Are you ready to quit sugar? Five steps to success

Your body will really thank you for ditching the white stuff so, if you fancy jumping on the I-quit-sugar bandwagon, welcome aboard! Taking the first steps can be daunting but the benefits are well documented: weight loss, reduction in pain and inflammation, clear head, glowing skin, improved mood. What’s stopping you? The road isn’t always straightforward so here are my tips for staying on track.

1) Double check food labels if you’re buying anything that comes in a packet. “Sugar-free” doesn’t always mean it has no sugar, but maybe the sugar is disguised as something else. Concentrated fruit juice of any kind is concentrated to such an extent that all that remains is the sugar. In fact, sugar has over 50 different aliases. Sneaky, right? Here are just a few: sucrose, fructose, glucose, dextrose, galactose, lactose, maltose, invert sugar, raw sugar, confectioner's sugar, corn syrup, high-fructose corn syrup, brown rice syrup, barley malt (plus it contains gluten, so double trouble).

Even those supposed healthy alternatives agave nectar, coconut sugar and honey are nothing more than sugar in a nice dress. In fact, they might be even worse for you than sugar, containing high levels of fructose, which places additional strain on the liver.

2) Step away from artificial sweeteners. These are man-made products that are no better for us than real sugar. And some (notably aspartame and acesulfame-K) have been linked to cancer. Sugar alcohols like sorbitol are poorly broken down by the body, which just ends up feeding the bad bacteria in the large intestine.

And what about stevia? The kind you can buy on the shelf does not just contain stevia, which is infact a natural product. That’s part of the problem. Additionally, our bodies are not designed for these zero calorie sweeteners, they confuse the body and lead to a rise in the stress hormones cortisol and adrenalin. Here’s a nice article on the great stevia myth you might be interested to read [].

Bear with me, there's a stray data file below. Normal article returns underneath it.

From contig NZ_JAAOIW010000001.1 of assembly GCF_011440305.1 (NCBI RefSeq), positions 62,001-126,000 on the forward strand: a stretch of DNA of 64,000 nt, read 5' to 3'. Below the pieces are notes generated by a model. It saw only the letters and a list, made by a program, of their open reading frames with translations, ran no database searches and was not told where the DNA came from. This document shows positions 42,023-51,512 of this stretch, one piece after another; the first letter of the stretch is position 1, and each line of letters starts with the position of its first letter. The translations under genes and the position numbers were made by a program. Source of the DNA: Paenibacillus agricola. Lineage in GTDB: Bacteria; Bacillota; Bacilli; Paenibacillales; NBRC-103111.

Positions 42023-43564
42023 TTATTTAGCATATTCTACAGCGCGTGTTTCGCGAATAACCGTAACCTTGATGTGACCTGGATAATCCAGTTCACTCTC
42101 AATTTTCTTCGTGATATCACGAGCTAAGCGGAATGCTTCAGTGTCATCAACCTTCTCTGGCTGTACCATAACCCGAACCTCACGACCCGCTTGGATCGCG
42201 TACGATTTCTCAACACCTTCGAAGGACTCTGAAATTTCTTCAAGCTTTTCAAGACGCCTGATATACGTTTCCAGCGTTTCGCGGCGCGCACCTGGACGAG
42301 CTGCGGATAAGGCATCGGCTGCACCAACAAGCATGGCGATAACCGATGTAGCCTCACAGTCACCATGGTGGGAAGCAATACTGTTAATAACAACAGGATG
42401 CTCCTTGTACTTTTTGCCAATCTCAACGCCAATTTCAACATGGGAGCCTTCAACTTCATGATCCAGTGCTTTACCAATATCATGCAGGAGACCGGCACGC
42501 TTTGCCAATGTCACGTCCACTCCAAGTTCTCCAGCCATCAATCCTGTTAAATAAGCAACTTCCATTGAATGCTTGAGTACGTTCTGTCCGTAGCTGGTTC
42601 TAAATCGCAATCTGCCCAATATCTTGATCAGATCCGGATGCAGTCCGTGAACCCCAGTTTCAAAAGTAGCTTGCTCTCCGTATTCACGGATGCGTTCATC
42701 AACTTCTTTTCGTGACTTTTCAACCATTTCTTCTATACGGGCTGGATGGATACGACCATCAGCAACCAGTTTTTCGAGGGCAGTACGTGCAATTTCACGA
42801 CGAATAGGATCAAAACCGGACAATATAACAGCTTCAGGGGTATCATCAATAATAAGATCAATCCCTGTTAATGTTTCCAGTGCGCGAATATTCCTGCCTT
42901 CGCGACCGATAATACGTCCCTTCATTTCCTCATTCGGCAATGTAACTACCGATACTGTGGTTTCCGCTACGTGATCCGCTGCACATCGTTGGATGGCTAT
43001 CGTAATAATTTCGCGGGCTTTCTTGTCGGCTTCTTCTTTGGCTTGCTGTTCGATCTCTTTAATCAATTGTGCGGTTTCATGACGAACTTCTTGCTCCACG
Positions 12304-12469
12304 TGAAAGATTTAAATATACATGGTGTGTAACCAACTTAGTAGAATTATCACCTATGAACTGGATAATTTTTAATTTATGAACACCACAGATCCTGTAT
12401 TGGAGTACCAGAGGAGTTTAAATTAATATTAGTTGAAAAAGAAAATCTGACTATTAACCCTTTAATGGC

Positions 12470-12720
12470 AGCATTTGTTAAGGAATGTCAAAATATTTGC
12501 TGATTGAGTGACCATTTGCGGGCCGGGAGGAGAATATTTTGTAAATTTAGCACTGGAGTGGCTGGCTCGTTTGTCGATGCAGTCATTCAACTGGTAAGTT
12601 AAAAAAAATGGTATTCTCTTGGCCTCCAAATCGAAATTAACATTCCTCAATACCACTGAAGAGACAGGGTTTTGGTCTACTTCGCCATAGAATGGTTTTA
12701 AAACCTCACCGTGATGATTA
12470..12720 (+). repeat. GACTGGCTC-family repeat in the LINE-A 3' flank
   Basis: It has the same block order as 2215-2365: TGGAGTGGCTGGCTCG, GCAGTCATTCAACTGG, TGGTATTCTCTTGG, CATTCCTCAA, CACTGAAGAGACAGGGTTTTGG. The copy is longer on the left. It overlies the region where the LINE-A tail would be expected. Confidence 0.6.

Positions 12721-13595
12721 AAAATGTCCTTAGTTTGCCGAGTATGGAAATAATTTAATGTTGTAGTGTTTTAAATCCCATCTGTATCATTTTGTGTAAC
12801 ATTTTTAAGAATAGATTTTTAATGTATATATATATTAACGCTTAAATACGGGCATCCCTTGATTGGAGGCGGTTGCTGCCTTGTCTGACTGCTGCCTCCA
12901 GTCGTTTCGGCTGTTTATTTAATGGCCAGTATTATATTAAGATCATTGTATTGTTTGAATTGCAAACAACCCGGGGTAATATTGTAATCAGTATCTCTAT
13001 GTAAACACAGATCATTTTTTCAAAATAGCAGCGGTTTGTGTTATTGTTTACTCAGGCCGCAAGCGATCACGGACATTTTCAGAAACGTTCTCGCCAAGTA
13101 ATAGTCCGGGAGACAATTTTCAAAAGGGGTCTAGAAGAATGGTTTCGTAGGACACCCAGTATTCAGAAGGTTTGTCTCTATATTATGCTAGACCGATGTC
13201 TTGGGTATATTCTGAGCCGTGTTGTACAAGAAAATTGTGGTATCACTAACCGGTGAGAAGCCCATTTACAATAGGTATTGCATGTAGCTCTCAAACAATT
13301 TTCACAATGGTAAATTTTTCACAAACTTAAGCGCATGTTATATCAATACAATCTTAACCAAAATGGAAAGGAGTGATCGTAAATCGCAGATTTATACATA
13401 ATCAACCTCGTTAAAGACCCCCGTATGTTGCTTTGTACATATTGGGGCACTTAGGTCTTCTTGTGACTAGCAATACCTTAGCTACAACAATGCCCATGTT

Xylitol (found in chewing gum and in granulated form in health food shops) is another fruit alcohol but one that doesn’t feed the bad bacteria and has, in fact, anti-fungal properties. Still, the effect it has on the body is not fully understood.

3) Try natural sweeteners instead. Raw/manuka honey, which is found in health food shops and not supermarket aisles.

Salt. Weird, right? Adding a pinch of salt (preferably sea salt or pink Himalayan salt crystals) can bring out the natural sweetness in your food so you may find you don’t need the sugar anyway.

Apple sauce, dates or mashed banana. You’ll see this in lots of healthy recipes. They’re natural, what’s not to like. The riper the banana, the sweeter the taste.

4) Watch the juices and smoothies. It’s easy to think that these are healthy options, but a glass of orange juice can contain the equivalent of five teaspoons of sugar and none of the fibre to slow its progress into your bloodstream. Fruit laden smoothies do just the same. It’s a hit and run, people.

5) If you lapse, don’t worry. Sometimes we all cave, whether it’s a birthday cake you cannot refuse or a special celebratory dinner. Just start eating well afresh the next day. If you’ve been off sugar for a while, this first foray back on the white stuff may have you feeling sluggish and terrible. Use this as your motivation to get back on track!

The views expressed in this article are those of the author. All articles published on Nutritionist Resource are reviewed by our editorial team.

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Chelmsford, CM1
Written by Ailsa Hichens, Dip ION BANT Menopause Nutrition & Nutrigenomics Specialist
Chelmsford, CM1

Ailsa Hichens BA (Hons) Dip ION mBANT CNHC is a registered nutritional therapist and health coach, and a Foresight and zest4life practitioner. She works with women who want to lose weight, boost their energy, improve their gut health or supercharge their fertility. Call or email to book a free discovery call.

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